AARP Report Finds Sky-High Drug Prices

Escalating drug prices have been making the news in recent months. In particular, the exorbitant price tags of two brand-name drugs used to treat Hepatitis C — Solvaldi and Harvoni — have ignited intense controversy. I talked with Leigh Purvis, director of health services research, AARP Public Policy Institute, and coauthor of AARP’s Rx Price Watch Report: Trends in Retail Prices of Brand Name Prescription Drugs Widely Used by Older Americans, 2006-2013 about the trend in rising drug prices and what it means for consumers.

Q: Do we know what’s driving the escalating drug prices?

Leigh: It’s not clear why drug manufacturers are increasing their prices. Probably the shortest answer is “because they can.” And it’s not just brand-name drugs prices that are increasing — some generic drug prices are also skyrocketing.

>> 9 Types of Medication Older Adults Should Use With Caution

Q: Can you explain how increasing drug prices are affecting people in everyday life?

Leigh: The most obvious example is when someone suddenly notices that they’re paying more for their prescriptions. We know that when drug costs get too high, people are often forced to choose between the medications they need to stay healthy or paying for food and rent. Then, when people don’t take their medications because they need to pay their electric bill, they can get even more sick and face higher health care costs when they go to the doctor or hospital.

Rx Infographic

Increasing drug prices affect everyone who has health insurance through higher premiums, deductibles and cost sharing like co-payments — even those who don’t take medications. Government spending increases driven by large drug price increases will eventually affect all Americans in some way, such as higher taxes, cuts to public programs like Medicare and Medicaid, or both.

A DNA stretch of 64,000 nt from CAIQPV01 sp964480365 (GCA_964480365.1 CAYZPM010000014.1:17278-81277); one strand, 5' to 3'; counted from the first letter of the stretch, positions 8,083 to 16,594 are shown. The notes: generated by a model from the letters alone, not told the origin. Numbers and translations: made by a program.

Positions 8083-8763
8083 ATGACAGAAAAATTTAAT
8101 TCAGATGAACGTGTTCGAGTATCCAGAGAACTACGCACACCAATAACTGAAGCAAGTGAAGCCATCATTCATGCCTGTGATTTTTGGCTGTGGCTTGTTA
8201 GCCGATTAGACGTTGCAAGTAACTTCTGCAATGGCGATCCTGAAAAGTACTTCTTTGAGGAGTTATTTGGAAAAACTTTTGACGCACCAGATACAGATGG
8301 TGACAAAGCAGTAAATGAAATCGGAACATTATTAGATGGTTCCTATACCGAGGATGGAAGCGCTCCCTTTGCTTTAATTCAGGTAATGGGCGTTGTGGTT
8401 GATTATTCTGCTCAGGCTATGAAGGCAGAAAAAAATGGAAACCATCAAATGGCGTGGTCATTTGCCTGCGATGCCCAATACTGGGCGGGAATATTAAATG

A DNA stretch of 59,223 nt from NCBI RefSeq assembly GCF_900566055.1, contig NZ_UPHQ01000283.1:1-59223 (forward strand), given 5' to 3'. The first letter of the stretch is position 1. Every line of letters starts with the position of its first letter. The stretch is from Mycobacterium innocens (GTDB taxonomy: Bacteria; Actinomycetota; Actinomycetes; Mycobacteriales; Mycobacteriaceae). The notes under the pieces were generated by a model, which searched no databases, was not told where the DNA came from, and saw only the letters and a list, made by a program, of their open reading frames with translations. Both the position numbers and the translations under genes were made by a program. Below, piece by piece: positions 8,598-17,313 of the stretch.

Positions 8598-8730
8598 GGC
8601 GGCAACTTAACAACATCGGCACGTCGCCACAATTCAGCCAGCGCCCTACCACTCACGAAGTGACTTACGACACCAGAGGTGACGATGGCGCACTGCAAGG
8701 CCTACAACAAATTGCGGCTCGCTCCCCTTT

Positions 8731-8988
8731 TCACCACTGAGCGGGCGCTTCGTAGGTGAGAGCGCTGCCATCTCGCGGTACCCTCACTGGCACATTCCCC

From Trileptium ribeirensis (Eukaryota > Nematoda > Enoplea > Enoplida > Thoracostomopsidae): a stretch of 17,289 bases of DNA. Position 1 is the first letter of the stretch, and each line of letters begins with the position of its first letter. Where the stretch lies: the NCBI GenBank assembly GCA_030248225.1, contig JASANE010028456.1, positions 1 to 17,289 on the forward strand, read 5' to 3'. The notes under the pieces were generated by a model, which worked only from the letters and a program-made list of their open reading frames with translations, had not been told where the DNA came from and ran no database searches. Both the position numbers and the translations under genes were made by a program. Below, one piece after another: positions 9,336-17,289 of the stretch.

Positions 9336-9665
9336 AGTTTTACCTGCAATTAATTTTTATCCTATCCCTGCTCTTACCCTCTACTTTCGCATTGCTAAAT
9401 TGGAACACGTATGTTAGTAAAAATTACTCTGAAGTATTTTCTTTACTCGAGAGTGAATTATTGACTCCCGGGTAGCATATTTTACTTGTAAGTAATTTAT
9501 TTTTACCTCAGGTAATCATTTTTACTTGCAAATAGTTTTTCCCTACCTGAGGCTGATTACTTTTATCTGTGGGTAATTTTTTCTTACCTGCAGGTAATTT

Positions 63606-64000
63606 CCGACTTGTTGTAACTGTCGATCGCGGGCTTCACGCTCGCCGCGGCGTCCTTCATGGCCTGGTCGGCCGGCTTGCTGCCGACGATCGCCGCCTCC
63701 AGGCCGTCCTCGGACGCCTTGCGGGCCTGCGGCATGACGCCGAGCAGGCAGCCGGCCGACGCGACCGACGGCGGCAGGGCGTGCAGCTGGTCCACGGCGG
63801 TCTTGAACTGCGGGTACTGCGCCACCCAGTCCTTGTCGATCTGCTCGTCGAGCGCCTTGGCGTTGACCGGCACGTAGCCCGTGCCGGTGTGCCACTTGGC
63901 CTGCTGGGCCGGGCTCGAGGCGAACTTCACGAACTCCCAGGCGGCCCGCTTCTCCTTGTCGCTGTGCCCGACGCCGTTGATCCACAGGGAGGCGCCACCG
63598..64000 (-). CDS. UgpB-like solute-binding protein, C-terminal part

Q: If a brand name drug is too expensive, can’t people just switch to a generic medication?

Leigh: In some cases, yes. Generic drugs are extremely helpful for people who need to cut costs. The problem is that not all brand name drugs have generic equivalents so many people don’t have the option of switching. And, in some cases, generic drug prices are also rapidly increasing just like brand name drug prices.

Q: What is your response to the argument that the high prices of prescription drugs simply reflect the high cost of research and development to bring them to market?

Leigh: Honestly, I don’t believe it’s a particularly good argument. Several critics have noted that drug companies spend a lot more on marketing than they do on researching and developing new drugs. The CEO of a major drug company recently called the often-cited $1.3 billion (recently upped to $2.6 billion) price tag for developing a new drug " one of the great myths of the industry." And finally, it’s worth noting that we, the taxpayers, fund a large amount of drug-related research these days.

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Q: Is anything being done to address the increasing drug prices?

Leigh: There are numerous policies and legislative proposals floating around that could help reduce drug prices, all of which are fiercely opposed by the pharmaceutical industry. Some ideas that AARP supports include:

  • Allowing the US Department of Health and Human Services to negotiate lower drug prices for Medicare beneficiaries
  • Requiring drug makers to pay rebates for drugs used by certain low-income Medicare Part D enrollees
  • Reducing the amount of time that expensive drugs called biologics are allowed to remain on the market without any competition
  • Allowing Americans to safely import less expensive medications for their personal use from Canada or other developed countries.


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